Eid-ul-Fitr Sweet Treats: Top 5 Desserts from Around the World
eid desserts

Eid-ul-Fitr Sweet Treats: Top 10 Desserts from Around the World

Whether you have or haven’t observed the Ramadan fast, these desserts will be a delightful treat. Check out some of the most commonly prepared recipes.

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Eid-Ul-Fitr is one of the two largest celebrations in the Muslim calendar. Both holidays are called Eid, but Eid-Ul-Fitr is followed by Eid-Al-Adha. The former falls in the 10th month, as per the Muslim calendar and Eid-Al-Adha, seventy days later, in the 12th. 

Speaking of Eid-Ul-Fitr, this festival of breaking the fast is also called ‘sugar feast’, ‘Sweet Eid’, and ‘Festival of Sweets’, owing to the variety of desserts prepared and offered during this time. 

This tradition was started by Muslims in Medina, Saudi Arabia and dates and honey were their preferred sweeteners. The scientific reason is that these sweeteners are great sources of energy, especially after a month of fasting. 

Honoring this festival, here are some of the best Eid-Ul-Fitr sweet treats curated by different Muslim cultures. 

Table of Contents

1. Sheer Khurma

Heartwarming and the food equivalent of warm hugs, Sheer Khurma or Sevaiyaan is a popular dessert among South Asian Muslims. This recipe uses milk, vermicelli, nuts and dried fruits, with some ghee, dates, and aromatic spices like cardamom. 

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Many prefer indulging in this treat right after the prayer, for brunch. To make this, milk is heated until it reaches a boil. Nuts and dried fruits are roasted in ghee, along with dates (or sugar, as preferred). This is followed by vermicelli and milk and some cardamom powder. This is cooked until it thickens, and the beauty of this dessert is that it can be served warm or chilled.

Vermicelli Saviya
The classic.

2. Stuffed Dates

Dates are rightly called nature’s candies. While these taste great by themselves, some prefer taking them up a notch with stuffings. Not only does it make the dates more filling but, but 10 times more delicious. Some add nut butter, crushed nuts, rose petals, melted chocolate, cream cheese, honey, among other commonly used toppings.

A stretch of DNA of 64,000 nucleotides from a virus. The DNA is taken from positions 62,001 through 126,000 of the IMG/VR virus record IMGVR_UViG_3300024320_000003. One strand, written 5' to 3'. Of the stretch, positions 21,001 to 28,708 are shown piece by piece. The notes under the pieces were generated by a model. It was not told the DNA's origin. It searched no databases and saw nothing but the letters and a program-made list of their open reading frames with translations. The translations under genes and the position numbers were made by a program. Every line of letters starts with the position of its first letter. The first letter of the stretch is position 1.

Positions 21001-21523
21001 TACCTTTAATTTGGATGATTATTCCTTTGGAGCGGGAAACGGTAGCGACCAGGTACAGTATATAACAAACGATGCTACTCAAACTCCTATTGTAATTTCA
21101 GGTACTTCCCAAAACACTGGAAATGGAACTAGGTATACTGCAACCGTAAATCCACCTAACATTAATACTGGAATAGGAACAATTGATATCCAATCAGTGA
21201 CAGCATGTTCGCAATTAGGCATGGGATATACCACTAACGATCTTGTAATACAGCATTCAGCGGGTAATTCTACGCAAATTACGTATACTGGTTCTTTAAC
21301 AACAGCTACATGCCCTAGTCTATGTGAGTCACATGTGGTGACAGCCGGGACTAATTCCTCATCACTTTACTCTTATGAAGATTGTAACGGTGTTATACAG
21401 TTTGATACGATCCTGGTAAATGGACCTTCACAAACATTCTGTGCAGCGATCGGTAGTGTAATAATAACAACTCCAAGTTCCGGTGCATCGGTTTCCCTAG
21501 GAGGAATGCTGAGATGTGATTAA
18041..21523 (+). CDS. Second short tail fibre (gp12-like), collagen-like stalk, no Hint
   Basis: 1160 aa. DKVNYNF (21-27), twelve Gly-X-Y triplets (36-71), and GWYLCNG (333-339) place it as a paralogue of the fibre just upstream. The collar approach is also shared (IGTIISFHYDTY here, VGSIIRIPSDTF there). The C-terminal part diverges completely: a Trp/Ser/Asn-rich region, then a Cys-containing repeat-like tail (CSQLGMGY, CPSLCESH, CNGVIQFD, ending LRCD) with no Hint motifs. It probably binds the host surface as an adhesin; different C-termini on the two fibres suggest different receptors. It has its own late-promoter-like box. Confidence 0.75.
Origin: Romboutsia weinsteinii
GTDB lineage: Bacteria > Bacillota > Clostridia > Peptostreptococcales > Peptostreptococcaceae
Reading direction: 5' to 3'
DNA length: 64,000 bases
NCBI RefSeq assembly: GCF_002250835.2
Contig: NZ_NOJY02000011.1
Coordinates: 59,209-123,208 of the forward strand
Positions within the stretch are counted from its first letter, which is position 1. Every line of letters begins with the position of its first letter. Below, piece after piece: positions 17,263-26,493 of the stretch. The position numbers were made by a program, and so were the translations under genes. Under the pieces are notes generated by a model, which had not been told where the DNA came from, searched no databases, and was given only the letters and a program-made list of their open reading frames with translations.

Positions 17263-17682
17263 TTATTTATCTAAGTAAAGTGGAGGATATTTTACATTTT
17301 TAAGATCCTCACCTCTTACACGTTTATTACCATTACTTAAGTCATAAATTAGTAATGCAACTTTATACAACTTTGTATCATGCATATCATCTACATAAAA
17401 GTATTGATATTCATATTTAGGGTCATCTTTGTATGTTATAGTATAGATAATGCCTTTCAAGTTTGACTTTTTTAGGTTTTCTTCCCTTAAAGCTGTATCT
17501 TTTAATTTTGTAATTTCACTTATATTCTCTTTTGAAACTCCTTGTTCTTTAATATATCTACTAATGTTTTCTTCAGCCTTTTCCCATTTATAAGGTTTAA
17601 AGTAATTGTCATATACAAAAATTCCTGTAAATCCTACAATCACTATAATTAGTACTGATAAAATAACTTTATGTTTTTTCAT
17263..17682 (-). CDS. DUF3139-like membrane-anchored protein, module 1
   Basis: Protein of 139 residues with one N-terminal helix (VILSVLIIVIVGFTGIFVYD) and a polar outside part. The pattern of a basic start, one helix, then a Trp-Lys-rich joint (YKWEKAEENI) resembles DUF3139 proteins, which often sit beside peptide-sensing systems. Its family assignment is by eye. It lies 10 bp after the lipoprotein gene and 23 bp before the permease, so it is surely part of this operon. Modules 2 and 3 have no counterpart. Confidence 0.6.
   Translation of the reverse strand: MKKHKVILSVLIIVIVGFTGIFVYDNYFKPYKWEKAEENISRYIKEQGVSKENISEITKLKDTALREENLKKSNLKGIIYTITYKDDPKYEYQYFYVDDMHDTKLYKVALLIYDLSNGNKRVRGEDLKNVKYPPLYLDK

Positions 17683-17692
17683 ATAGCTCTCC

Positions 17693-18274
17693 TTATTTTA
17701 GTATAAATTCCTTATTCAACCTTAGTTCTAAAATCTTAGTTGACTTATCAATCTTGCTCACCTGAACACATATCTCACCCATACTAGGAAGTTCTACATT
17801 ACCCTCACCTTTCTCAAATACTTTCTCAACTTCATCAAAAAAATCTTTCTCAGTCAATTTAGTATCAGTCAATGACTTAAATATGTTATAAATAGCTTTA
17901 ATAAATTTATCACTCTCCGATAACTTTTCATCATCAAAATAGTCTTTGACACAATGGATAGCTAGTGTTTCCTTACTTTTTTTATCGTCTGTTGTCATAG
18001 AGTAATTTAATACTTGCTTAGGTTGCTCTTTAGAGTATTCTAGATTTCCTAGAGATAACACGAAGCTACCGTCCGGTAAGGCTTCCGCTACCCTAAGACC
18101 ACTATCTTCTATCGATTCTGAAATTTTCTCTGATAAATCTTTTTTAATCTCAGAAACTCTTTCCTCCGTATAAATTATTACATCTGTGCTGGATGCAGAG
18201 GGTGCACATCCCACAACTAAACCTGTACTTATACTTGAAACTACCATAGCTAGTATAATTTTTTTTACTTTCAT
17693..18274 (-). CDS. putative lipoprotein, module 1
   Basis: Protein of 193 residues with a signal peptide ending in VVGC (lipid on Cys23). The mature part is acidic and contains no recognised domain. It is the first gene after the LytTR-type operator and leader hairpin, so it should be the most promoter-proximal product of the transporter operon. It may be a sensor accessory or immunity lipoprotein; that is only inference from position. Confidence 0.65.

Stuffed Date
Caramel-like sweetness with the crunch of nuts.

3. Baklava

Originally renowned as a Greek delicacy, Baklava is quite common among North Americans and in Turkey. In the earlier years, cities in Istanbul used to host Baklava Parades on the 15th of Ramadan. While now most families go for store-bought Baklava, traditionally they prepared this delicacy in their kitchens. A big tray was made from scratch with a personal touch, each family added. 

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Soft and crisp exterior with a nutty filling.

4. Kuih Lapis

Kuih Lapis (Kue Lapis) is essentially a steamed cake. But preparing this is so time and effort-consuming that it is prepared and consumed only during special occasions like Eid. 

The main ingredients are rice flour, sago, coconut milk, eggs, and sugar. Once ready, this looks like a multicolor cake and develops a jelly-like texture, owing to the ingredients used. Lapis is just one variety, but there are several other types of Kuih. 

Kuih Lapis
This has a jelly-like texture.

5. Sweet Rice

Sweet rice is a dish when rice is cooked with saffron and sugar. It results in a dessert called shole zard. Sometimes, during occasions or special holidays, nuts and dried fruits may also be added to enhance the richness and festive feel. 

6. Sweet Porridge

This is popular in Senegal and better known as lakh. This sweet porridge is made by using curdled milk and millets. Consumed right after performing the prayer, this is topped with baobab fruit. 

7. Fatira and Cambaabur Bread

Another traditional specialty, fatira and cambaabur bread are an African staple. These are thin, crepe-like pancakes that are topped with honey and served with fatira. A variation of this is pancake sprinkled with sugar and yogurt. 


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8. Turkish Delight

By its name, you’d think it has its origins in Turkey. But Turkish Delights are said to have been originated in Iran. These are bite-sized desserts that are sprinkled with sugar and have a jelly or marshmallow-like softness in the bite. 

9. Sweet Samosas

Sambusa Hilwa or Briouat are relished in the Arabian Gulf. These are triangle-shaped fried doughs stuffed with a sweet filling. The crust is not flavored, but the filling balances it out really well. 

The filling generally consists of fruits like pears or apples with some sugar syrup-soaked nuts. 

Sweet Samosas
Crispy and nutty with a balanced sweetness- this is a great dessert.

10. Nishallo

Easily the quickest and easiest dessert recipe, Nishallo needs just three ingredients. It is made with egg whites, sugar, and plant roots like licorice. Egg whites are whipped until soft peaks are formed. Sugar and licorice are added during the process and it achieves a soft, marshmallow-like fluffiness. This is served with naan which makes it a complete meal or a sweet end to the meal. 


That’s all, these were some of the most popular Eid-Ul-Fitr desserts that made us drool too. While some require tons of ingredients and elaborate processes, there are a few that call for just three ingredients and take less than five minutes to whip up. Which of these delish recipes would you try?

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